If the child is so hurt that listening to you read a letter is too much, try posting notes that say what you see in her all over her room. Use the components below to craft your letter or your notes.
               The components of the “I See You Letter” are:

  1. I see what you've been through (in details that are significant to her, maybe just the things you know she remembers). You may want to add, "And other things, too, that we haven't talked about." This could spark a response where she shares more.
  2. In light of your experiences, I realize that none of your recent behavior is your fault. You were just trying to express your pain.
  3. I'm sorry I blamed you when I just didn't realize that your behavior was your pain being expressed.
  4. Together we'll work on making it better, and here's how: ______

An example:

Dear Ana,

I just wanted to tell you what I see when I look at you. I see a kid who has had some very rough experiences. When you were younger, your adults did not do what they needed to do to keep you safe. No child should have this happen, as every child deserves and needs to be kept safe. Your mom left you with people who hurt you, and your dad left without saying why. That must hurt so much. I want you to know that this was never, ever your fault. You were an innocent child.

I see a kid who is sensitive and smart. I see a kid who is amazing at figuring out other people. I so appreciate hearing you express what you know long before others your age can do that. I see a kid with artistic ability, and one who cares deeply for our pets. When I watch you with younger children, I am so impressed with how tender you are.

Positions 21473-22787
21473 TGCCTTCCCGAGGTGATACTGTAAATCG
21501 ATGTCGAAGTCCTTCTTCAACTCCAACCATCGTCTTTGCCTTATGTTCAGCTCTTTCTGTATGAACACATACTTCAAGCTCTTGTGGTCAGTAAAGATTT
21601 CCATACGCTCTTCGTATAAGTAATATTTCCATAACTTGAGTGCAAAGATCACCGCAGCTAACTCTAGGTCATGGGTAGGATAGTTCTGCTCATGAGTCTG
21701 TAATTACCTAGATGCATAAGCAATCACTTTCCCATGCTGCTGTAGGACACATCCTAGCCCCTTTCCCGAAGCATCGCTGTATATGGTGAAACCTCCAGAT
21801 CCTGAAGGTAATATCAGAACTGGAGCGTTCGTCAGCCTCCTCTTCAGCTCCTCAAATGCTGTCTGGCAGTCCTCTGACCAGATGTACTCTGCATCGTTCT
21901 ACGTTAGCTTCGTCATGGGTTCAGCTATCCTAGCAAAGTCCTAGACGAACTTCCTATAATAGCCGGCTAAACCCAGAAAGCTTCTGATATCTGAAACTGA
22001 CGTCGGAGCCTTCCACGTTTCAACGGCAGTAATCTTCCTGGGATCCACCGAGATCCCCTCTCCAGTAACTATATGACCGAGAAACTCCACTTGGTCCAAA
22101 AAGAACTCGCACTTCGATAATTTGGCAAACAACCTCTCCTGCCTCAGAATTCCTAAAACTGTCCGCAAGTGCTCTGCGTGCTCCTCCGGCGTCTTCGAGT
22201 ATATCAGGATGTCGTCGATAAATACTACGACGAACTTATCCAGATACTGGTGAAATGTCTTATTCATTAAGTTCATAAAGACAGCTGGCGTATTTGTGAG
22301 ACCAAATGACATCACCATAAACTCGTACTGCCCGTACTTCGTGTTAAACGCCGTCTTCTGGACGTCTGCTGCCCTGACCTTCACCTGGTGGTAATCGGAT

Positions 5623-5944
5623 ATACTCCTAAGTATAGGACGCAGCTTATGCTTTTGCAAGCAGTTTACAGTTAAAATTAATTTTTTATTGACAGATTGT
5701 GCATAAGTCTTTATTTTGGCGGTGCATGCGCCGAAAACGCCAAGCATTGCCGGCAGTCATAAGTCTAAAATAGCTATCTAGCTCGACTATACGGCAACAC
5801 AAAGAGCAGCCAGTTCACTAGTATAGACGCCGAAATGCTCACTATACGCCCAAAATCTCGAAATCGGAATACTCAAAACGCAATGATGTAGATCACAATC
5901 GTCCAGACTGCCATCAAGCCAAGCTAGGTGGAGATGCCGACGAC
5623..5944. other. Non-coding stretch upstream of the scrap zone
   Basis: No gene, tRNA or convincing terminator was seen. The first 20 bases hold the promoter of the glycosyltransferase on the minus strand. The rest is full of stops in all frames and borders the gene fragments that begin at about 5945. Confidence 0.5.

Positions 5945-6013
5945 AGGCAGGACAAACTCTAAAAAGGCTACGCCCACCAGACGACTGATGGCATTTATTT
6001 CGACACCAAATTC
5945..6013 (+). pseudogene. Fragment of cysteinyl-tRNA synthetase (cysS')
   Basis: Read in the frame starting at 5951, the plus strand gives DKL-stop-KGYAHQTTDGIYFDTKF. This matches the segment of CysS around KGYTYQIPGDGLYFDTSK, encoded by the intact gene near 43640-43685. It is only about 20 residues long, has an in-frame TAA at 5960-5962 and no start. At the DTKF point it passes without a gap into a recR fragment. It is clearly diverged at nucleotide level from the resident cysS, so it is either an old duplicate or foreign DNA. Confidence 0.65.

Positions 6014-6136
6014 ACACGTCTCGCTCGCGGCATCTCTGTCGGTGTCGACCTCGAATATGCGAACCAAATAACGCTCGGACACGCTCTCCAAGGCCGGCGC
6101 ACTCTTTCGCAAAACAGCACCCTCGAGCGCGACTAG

I realize I have gotten angry with you and yelled when you were upset with me. I now get that you just felt threatened, and you did not mean to hurt my feelings or disrespect me. I’m sorry and I will try very hard not to yell in the future. If I make a mistake and yell (because we all make mistakes), I will apologize and have a do-over, because no one deserves to be yelled at.

If you feel like writing back to me in this notebook, that’s great. Feel very free to do so. If not, I’m fine with that, too. I’m just happy to be able to use this notebook to say what I want to tell you in writing.

I am so happy you are in my life. Thank you for all the gifts you give me, especially your smile.


Mom/Dad/Grandma/Grandpa/Other caregiver

I encourage adults not to ever mention the letter, nor to expect him to say he read it and liked it. For a traumatized child, this may be too much vulnerability. But what often happens is that adults notice a softening in their child, a better attitude, more affection, more focus, and more cooperation. That’s the goal of writing: to see the child clearly, communicate it, allow the amygdala to register that the child is seen and therefore will survive, watch the result in a much more relaxed and relieved child and in an improved relationship. I often describe this process as being “like physics,” as predictable as proven science. It’s truly remarkable how dramatic the results are! And when you think about it, the seeing is the tool for calming the threat alarm. No wonder the child can now function so much more rationally. The more rational front brain is able to work!

I See You Letter